The History of Pendennis by Thackeray William Makepeace

The History of Pendennis by Thackeray William Makepeace

Author:Thackeray, William Makepeace
Language: eng
Format: epub
Publisher: (Privatkopie)
Published: 2010-02-03T05:00:00+00:00


As the dinner at which Pen and his uncle took their places was not one of our grand parties, it had been served at a considerably earlier hour than those ceremonial banquets of the London season, which custom has ordained shall scarcely take place before nine o'clock; and the company being small, and Miss Blanche anxious to betake herself to her piano in the drawing-room, giving constant hints to her mother to retreat, Lady Clavering made that signal very speedily, so that it was quite daylight yet when the ladies reached the upper apartments, from the flower-embroidered balconies of which they could command a view of the two Parks – of the poor couples and children still sauntering in the one, and of the equipages of ladies and the horses of dandies passing through the arch of the other. The sun, in a word, had not set behind the elms of Kensington Gardens, and was still gilding the statue erected by the ladies of England in honour of his Grace the Duke of Wellington, when Lady Clavering and her female friends left the gentlemen drinking wine.

The windows of the dining-room were opened to let in the fresh air, and afforded to the passers-by in the street a pleasant or, perhaps, tantalizing view of six gentlemen in white waistcoats, with a quantity of decanters and a variety of fruits before them. Little boys, as they passed and jumped up at the area railings, and took a peep, said to one another, »Mi hi, Jim, shouldn't you like to be there, and have a cut of that there pine-apple?« The horses and carriages of the nobility and gentry passed by, conveying them to Belgravian toilets; the policeman, with clamping feet, patrolled up and down before the mansion; the shades of evening began to fall; the gas-man came and lighted the lamps before Sir Francis's door; the butler entered the dining-room, and illuminated the antique Gothic chandelier over the antique carved oak dining-table – so that from outside the house you looked inwards upon a night scene of feasting and wax candles; and from within you beheld a vision of a calm summer evening, and the wall of St. James's Park, and the sky above, in which a star or two was just beginning to twinkle.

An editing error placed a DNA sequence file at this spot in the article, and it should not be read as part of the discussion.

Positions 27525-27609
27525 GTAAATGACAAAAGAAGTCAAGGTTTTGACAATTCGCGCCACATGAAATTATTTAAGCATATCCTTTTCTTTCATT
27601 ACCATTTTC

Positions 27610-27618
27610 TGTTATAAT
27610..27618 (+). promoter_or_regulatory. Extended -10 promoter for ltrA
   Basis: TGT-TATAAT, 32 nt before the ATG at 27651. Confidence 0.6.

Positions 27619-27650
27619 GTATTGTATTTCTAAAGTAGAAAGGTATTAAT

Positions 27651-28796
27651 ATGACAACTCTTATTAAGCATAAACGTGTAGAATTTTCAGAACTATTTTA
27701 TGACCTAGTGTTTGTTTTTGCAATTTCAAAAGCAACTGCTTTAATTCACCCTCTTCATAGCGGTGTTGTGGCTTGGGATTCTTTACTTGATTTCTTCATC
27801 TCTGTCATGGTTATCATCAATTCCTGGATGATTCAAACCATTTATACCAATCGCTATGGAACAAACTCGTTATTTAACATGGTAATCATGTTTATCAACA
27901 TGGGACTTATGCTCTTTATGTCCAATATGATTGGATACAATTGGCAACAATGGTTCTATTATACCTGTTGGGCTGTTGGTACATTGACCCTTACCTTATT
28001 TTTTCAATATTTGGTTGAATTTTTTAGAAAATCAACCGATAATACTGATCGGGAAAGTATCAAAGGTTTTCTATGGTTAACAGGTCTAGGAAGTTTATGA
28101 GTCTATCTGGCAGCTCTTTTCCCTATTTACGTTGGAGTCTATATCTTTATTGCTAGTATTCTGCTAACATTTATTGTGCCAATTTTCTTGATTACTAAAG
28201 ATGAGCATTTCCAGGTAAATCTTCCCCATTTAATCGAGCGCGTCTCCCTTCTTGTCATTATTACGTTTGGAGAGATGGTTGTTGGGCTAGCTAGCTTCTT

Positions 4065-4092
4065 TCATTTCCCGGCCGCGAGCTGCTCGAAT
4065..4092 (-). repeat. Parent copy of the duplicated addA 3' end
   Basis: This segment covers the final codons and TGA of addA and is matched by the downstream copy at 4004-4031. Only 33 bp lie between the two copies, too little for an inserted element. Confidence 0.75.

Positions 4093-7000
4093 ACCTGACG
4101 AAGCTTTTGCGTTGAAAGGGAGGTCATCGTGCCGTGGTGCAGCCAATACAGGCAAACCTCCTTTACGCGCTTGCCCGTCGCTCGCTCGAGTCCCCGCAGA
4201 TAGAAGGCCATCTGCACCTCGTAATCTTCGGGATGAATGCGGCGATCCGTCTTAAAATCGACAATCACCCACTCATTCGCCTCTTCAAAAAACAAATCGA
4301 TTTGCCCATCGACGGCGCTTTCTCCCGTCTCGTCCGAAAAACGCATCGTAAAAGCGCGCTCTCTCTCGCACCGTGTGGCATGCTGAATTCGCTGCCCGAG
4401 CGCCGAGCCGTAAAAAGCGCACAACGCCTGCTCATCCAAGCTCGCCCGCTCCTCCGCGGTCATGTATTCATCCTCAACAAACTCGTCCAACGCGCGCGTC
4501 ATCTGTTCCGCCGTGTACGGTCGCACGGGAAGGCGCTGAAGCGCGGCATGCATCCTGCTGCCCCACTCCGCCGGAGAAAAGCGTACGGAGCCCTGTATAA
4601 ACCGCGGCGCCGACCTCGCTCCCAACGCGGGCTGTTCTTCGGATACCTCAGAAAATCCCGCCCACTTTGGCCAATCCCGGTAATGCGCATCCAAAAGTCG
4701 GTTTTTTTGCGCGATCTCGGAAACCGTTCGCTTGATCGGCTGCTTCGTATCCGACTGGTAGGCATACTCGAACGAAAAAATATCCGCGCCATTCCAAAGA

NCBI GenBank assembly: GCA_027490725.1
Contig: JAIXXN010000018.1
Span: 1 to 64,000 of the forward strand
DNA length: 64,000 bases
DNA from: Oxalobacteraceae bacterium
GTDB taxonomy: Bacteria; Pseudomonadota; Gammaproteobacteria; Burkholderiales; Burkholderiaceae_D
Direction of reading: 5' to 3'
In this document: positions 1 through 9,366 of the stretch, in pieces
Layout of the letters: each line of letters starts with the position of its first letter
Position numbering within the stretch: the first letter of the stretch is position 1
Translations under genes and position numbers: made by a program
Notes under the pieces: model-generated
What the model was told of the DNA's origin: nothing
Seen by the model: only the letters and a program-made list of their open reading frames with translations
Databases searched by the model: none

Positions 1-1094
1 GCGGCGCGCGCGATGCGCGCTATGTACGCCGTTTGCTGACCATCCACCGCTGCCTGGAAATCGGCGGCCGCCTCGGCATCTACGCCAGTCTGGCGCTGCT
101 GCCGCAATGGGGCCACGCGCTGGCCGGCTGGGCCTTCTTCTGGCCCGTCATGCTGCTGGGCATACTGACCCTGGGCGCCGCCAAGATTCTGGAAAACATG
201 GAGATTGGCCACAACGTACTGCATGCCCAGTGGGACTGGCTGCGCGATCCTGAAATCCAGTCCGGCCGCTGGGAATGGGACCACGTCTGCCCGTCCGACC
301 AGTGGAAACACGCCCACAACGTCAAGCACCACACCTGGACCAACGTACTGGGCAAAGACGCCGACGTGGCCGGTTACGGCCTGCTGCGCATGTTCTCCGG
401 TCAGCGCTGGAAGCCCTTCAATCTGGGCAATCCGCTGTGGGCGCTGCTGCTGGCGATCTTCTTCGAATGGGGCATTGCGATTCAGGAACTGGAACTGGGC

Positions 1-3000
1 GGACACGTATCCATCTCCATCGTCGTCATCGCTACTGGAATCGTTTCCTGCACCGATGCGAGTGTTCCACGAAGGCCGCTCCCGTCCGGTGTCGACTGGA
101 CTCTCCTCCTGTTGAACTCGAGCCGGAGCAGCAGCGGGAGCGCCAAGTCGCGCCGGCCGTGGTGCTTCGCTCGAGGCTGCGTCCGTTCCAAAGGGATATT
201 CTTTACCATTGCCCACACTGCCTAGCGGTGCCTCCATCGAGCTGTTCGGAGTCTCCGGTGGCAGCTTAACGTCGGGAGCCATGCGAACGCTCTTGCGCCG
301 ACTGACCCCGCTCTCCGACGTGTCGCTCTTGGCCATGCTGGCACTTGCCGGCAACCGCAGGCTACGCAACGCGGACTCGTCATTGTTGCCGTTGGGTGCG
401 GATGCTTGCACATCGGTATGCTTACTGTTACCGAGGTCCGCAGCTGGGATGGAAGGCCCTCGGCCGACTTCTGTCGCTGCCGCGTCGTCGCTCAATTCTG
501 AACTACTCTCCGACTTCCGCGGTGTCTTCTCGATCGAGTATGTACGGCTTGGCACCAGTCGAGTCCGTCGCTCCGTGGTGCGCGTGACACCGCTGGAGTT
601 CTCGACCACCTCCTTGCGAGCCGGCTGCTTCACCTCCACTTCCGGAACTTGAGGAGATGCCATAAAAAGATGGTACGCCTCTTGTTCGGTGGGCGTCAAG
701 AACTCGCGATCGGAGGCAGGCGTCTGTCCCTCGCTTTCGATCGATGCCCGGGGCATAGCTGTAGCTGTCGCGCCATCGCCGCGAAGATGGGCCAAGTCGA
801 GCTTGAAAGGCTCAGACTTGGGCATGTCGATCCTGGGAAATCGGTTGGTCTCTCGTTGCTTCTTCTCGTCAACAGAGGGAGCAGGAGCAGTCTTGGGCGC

Jeames, with folded legs, leaning against the door pillar of his master's abode, looked forth musingly upon the latter tranquil sight; whilst a spectator, clinging to the railings, examined the former scene. Policeman X, passing, gave his attention to neither, but fixed it upon the individual holding by the railings, and gazing into Sir Francis Clavering's dining-room, where Strong was laughing and talking away, making the conversation for the party.

The man at the railings was very gorgeously attired with chains, jewellery, and waistcoats, which the illumination from the house lighted up to great advantage. His boots were shiny; he had brass buttons to his coat, and large white wristbands over his knuckles; and indeed looked so grand, that X imagined he beheld a Member of Parliament, or a person of consideration before him.



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